Oops, they're not. So how come there is space in prison for prostitutes to get 72 hours should they refuse 'counselling'? And what, precisely, is it meant to achieve?
As NAPO says, most prostitutes have problems with drink or drugs. Three one-hour sessions are not going to solve these problems. Nor will 72 hours in prison. The only people it will benefit are the Labour-voting Guardian readers who will be employed to administer this complete waste of time and money. Police, courts and prisons have more than enough work to do in prosecuting real crime, rather than hounding women who have huge problems in their own lives.
And why is it only women who are being mentioned? What about rent boys and their clients? Well, they can't be prosecuted because it would be homophobic - they are only expressing their sexuality, after all.
Both men and women who are caught up in prostitution and wish to break out of it should be given all the support they need to do so. However, criminalising them is not the answer.
This Government has legalised the buggery of schoolgirls and reduced the age of consent for the buggery of schoolboys, as well as legalising the promotion of buggery in schools. All this has been done in the interests of 'equality' and anyone who has dared to question it has been accused of 'homophobia'. The response at every turn is that people have the 'right' to express their sexuality within consensual relationships. Is it not utterly illogical now to criminalise, as many loony lefties want to do, a consensual relationship between a man and a woman in which both parties agree to a monetary transaction?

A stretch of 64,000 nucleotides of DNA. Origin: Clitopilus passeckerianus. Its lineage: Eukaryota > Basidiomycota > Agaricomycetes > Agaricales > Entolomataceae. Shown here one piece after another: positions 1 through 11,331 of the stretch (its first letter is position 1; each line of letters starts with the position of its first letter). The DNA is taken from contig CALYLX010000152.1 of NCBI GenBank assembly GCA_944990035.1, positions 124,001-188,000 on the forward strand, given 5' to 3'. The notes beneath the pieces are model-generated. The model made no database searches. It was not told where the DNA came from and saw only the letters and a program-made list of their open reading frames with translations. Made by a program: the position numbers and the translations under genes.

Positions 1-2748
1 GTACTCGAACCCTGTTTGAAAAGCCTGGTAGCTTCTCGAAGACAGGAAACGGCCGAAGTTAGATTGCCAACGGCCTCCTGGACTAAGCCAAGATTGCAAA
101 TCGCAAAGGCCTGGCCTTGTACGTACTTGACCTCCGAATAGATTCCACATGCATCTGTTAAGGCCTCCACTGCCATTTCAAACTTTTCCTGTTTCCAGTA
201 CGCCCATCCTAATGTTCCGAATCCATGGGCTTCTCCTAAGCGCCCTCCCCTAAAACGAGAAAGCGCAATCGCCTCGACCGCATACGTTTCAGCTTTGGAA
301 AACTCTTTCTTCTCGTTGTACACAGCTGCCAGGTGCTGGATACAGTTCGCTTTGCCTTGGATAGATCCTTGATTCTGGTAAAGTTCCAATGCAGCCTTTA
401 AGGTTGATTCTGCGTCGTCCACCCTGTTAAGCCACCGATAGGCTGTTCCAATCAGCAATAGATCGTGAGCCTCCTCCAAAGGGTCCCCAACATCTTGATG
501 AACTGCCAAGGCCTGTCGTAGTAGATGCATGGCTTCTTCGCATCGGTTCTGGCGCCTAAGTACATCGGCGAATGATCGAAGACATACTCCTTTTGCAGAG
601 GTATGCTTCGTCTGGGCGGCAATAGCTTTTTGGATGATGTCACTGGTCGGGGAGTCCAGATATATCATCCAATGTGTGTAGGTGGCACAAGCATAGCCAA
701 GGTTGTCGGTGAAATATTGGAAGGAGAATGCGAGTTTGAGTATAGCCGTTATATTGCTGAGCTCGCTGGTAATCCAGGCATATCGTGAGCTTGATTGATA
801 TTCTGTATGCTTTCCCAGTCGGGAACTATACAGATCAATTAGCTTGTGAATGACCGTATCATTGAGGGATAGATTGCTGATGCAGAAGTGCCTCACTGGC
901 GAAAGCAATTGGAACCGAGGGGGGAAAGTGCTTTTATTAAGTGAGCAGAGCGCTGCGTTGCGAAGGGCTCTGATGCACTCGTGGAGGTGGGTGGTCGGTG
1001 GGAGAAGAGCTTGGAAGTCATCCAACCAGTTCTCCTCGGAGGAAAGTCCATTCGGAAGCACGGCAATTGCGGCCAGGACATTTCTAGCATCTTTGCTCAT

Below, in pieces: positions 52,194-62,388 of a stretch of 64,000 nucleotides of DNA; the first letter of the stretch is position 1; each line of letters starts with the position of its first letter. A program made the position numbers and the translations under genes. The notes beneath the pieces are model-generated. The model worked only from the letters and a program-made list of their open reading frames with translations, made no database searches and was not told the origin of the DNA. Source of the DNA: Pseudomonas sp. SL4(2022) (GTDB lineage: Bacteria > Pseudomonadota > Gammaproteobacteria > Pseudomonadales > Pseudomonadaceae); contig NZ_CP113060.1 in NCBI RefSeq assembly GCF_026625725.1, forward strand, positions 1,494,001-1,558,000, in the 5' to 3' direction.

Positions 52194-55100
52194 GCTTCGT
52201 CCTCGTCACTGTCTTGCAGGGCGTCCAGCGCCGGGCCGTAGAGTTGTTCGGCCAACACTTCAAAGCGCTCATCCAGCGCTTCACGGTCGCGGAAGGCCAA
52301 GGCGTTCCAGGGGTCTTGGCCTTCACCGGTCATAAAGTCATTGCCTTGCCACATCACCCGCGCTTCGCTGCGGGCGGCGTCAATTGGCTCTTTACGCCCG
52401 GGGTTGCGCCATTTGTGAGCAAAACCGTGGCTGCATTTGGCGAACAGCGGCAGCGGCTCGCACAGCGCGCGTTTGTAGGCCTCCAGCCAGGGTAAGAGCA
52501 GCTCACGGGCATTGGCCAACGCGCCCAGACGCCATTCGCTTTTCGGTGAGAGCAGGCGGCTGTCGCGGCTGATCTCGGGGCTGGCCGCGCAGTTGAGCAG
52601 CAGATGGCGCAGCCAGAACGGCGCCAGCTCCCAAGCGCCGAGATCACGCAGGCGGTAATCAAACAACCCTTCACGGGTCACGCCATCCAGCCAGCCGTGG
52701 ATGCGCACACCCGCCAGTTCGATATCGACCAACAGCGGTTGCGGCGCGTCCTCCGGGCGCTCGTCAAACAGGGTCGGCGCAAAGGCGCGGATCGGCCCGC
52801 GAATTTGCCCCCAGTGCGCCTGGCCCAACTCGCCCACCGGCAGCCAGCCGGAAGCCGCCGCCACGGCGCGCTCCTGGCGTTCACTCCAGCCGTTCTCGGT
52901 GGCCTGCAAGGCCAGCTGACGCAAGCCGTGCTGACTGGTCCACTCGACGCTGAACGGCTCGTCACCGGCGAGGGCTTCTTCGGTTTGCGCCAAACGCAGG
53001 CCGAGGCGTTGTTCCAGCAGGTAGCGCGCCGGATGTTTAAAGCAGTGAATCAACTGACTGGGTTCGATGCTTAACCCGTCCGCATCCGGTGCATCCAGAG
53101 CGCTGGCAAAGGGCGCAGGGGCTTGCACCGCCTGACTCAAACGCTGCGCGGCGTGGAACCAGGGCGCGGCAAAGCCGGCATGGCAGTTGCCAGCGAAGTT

As a Christian, I believe that sex outside of marriage is wrong. Beyond that, I am not convinced that there is anything especially sinful about prostitution per se. I am even less convinced that it is an activity which needs, per se, to be legislated against. With the caveat, of course, about the need to help vulnerable people who find themselves trapped in the sex trade.